Just in time for the 49ers’ trip to Chicago this weekend, tight end Vance McDonald is flashing – finally – the Mike Ditka-esque qualities his former coach suspected he had all along.
On Sunday, McDonald not only had his best receiving game in 2 1/2 seasons – six catches for 71 yards and a touchdown – his collision with Arizona Cardinals safety Rashad Johnson ended with Johnson being blasted to the ground and McDonald staying on his feet and picking up several additional yards.
“That’s the kind of thing I just live for – I just love running people over,” McDonald said after the game. “That was just a great feeling when that happened. He ate my shoulder; it felt great.”
Said Ditka: “I saw him play last week. I think he caught a touchdown; he looks very good.”
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The tough talk and ironclad play were reminiscent of the former Bears Hall of Fame tight end who plowed over would-be tacklers from 1961-72 and whom Jim Harbaugh saw in McDonald when the 49ers drafted him out of Rice in the second round in 2013.
That’s the kind of thing I just live for – I just love running people over. That was just a great feeling when that happened. He ate my shoulder; it felt great.
49ers tight end Vance McDonald, on his collision with Arizona Cardinals safety Rashad Johnson
“When Vance McDonald gets here, I’m going to try to get him in the number 89,” Harbaugh gushed on draft day in 2013. “Because what I’ve come to know of Iron Mike Ditka, the respect that I have for him through the years, I can’t wait for coach Ditka to see Vance McDonald because I believe he’s going to see some very good similarities.”
The 49ers gave McDonald No. 89, but until recently that was the only resemblance. With Vernon Davis atop the depth chart at tight end, passes rarely went in McDonald’s direction, and when they did they often slipped through his hands.
He had three drops his rookie year and dropped two in an injury-shortened 2014 season, according to SportingCharts.com. This year he’s tied for the team lead in drops – three – with wide receiver Quinton Patton.
The difference lately is that more passes are coming his way as one of the few tight ends on the team still standing.
Davis and three other tight ends have been traded since August. And Garrett Celek, who had been the team’s best player through the first 11 games, went down Sunday with a high-ankle sprain that is expected to keep him out for several weeks.
The losses have meant more opportunities for McDonald, and he appears comfortable with the bigger workload. Through Week 10, he was targeted on just 16 throws and caught nine for 64 yards. In the last two weeks, he’s caught 10 of 11 passes for 136 yards and the only two touchdown catches of his career.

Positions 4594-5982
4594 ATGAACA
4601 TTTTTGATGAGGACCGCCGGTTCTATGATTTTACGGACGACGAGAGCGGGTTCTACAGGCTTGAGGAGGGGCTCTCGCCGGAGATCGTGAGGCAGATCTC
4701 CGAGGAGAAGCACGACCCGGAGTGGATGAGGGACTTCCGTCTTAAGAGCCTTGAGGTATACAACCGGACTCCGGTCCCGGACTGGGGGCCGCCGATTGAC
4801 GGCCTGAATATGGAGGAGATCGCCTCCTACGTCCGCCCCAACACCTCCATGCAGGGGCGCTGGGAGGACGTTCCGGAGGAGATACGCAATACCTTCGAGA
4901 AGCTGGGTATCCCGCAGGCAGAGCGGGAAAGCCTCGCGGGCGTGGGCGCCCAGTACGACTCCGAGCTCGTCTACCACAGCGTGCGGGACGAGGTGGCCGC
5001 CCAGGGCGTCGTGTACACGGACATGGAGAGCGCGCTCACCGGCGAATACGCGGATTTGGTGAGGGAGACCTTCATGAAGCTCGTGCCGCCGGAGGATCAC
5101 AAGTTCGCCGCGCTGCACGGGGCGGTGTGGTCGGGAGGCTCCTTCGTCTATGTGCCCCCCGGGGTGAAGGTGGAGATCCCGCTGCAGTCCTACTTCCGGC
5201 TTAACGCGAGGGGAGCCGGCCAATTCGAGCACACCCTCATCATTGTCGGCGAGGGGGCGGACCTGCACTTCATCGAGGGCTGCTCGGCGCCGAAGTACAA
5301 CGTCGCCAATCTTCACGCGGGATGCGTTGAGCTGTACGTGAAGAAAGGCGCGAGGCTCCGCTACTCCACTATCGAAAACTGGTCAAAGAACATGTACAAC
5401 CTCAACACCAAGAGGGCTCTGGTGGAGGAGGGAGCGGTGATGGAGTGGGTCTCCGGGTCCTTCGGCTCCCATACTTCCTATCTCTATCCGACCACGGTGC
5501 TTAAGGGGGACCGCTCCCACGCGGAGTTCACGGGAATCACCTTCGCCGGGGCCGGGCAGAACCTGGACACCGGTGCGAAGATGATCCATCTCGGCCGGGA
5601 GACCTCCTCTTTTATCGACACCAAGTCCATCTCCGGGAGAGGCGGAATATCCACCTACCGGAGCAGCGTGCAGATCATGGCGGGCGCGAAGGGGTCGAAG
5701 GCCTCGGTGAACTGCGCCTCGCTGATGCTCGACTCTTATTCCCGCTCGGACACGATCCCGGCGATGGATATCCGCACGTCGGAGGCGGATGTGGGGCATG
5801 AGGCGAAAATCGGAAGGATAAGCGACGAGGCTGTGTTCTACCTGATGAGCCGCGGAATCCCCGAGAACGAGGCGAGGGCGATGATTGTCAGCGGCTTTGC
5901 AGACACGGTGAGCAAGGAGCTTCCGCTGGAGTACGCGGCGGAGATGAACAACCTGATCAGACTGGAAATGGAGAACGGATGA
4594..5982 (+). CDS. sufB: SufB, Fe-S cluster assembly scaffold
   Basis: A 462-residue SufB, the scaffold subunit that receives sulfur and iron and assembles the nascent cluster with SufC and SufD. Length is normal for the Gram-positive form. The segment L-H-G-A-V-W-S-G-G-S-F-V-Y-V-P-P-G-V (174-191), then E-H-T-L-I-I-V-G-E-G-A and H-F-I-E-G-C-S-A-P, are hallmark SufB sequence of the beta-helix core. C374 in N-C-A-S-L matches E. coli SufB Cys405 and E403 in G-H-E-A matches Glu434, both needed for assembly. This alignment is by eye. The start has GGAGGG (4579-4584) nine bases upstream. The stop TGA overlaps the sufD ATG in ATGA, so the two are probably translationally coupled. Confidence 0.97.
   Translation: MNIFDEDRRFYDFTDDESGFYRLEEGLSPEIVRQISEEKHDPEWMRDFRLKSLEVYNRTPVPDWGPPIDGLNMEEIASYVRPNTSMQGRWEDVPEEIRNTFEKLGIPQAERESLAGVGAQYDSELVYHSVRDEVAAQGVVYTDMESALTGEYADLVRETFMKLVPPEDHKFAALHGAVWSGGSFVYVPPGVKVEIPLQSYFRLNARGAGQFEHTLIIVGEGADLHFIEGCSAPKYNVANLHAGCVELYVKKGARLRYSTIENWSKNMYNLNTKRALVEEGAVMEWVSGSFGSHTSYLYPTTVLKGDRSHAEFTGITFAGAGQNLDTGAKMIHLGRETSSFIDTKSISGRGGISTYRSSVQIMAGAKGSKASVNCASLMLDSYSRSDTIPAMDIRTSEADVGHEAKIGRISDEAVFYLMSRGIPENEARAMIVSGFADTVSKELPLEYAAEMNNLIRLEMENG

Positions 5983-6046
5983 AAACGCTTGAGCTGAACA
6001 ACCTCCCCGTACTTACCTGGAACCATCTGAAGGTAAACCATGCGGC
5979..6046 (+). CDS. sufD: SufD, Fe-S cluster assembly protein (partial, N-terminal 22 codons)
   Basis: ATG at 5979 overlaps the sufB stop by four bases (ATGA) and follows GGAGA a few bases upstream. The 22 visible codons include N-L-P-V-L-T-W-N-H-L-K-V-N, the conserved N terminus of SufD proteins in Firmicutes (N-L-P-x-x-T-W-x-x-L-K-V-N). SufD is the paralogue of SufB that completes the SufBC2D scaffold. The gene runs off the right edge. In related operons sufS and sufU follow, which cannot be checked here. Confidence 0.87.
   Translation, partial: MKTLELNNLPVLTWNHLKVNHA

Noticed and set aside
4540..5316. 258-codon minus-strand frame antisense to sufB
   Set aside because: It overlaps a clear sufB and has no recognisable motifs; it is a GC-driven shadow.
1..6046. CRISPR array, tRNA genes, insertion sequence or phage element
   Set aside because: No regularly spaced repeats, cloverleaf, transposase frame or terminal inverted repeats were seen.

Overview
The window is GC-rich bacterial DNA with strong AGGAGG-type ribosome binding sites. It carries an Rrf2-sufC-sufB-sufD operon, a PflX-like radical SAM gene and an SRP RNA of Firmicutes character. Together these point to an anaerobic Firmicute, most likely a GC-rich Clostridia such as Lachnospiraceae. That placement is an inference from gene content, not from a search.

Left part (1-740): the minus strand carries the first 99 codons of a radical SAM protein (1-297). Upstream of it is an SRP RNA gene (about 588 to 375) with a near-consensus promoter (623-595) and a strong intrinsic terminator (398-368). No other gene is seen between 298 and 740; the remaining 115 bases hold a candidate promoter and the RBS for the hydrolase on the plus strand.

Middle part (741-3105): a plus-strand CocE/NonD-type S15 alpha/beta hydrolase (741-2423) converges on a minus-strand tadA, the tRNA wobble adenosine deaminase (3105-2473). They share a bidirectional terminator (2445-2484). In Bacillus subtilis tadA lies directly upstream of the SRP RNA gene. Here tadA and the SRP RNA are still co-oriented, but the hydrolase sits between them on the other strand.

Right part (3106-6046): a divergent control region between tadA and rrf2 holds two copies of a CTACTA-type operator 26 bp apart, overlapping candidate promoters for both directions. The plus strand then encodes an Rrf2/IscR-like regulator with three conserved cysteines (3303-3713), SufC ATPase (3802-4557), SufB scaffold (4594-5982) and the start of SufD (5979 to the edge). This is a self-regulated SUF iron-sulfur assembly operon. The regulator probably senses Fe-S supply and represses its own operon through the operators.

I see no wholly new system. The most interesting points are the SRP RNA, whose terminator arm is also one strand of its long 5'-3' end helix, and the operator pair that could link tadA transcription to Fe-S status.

One obvious difference is the change at quarterback. Blaine Gabbert, who became the starter Nov. 8 after Colin Kaepernick was benched, has said there’s no shame in checking down to open receivers close to the line of scrimmage, and that often has meant throws to tight ends. All four of Gabbert’s touchdown passes have been to either Celek or McDonald.
“There’s no secret formula,” McDonald said. “Blaine and Kap are two different quarterbacks. And both can make plays that the other can’t. It’s just offensively we’ve been clicking, which has been really fun to play in. And we’ve just got to close plays out.”
Ditka said in a phone interview that he had only really watched McDonald in his last two games, which arguably have been his best. Ditka said McDonald looked a lot like other top tight ends in the league – fast, athletic and good at route running – but not the rough-and-tumble blockers of his era.
There’s no secret formula. Blaine and Kap are two different quarterbacks. And both can make plays that the other can’t. It’s just offensively we’ve been clicking, which has been really fun to play in. And we’ve just got to close plays out.
49ers tight end Vance McDonald
“If those two games were his best, he’s going to have better ones to come,” Ditka said.
Asked whether he felt like Ditka when he delivered his left-shoulder shiver against the Cardinals, McDonald at first played coy.
“Mike Ditka highlight?” he said. “What’s the reference? Oh, 89?”
The comparison was foisted upon him – he didn’t choose his jersey number – and at times it’s been more of a burden than a compliment. But it seems a more natural fit lately, this week especially.
“Joking. Joking, by the way,” McDonald said before finishing politely. “Yeah, I forgot about that. A lot of tight ends play the game that way. Mike Ditka was one of the best.”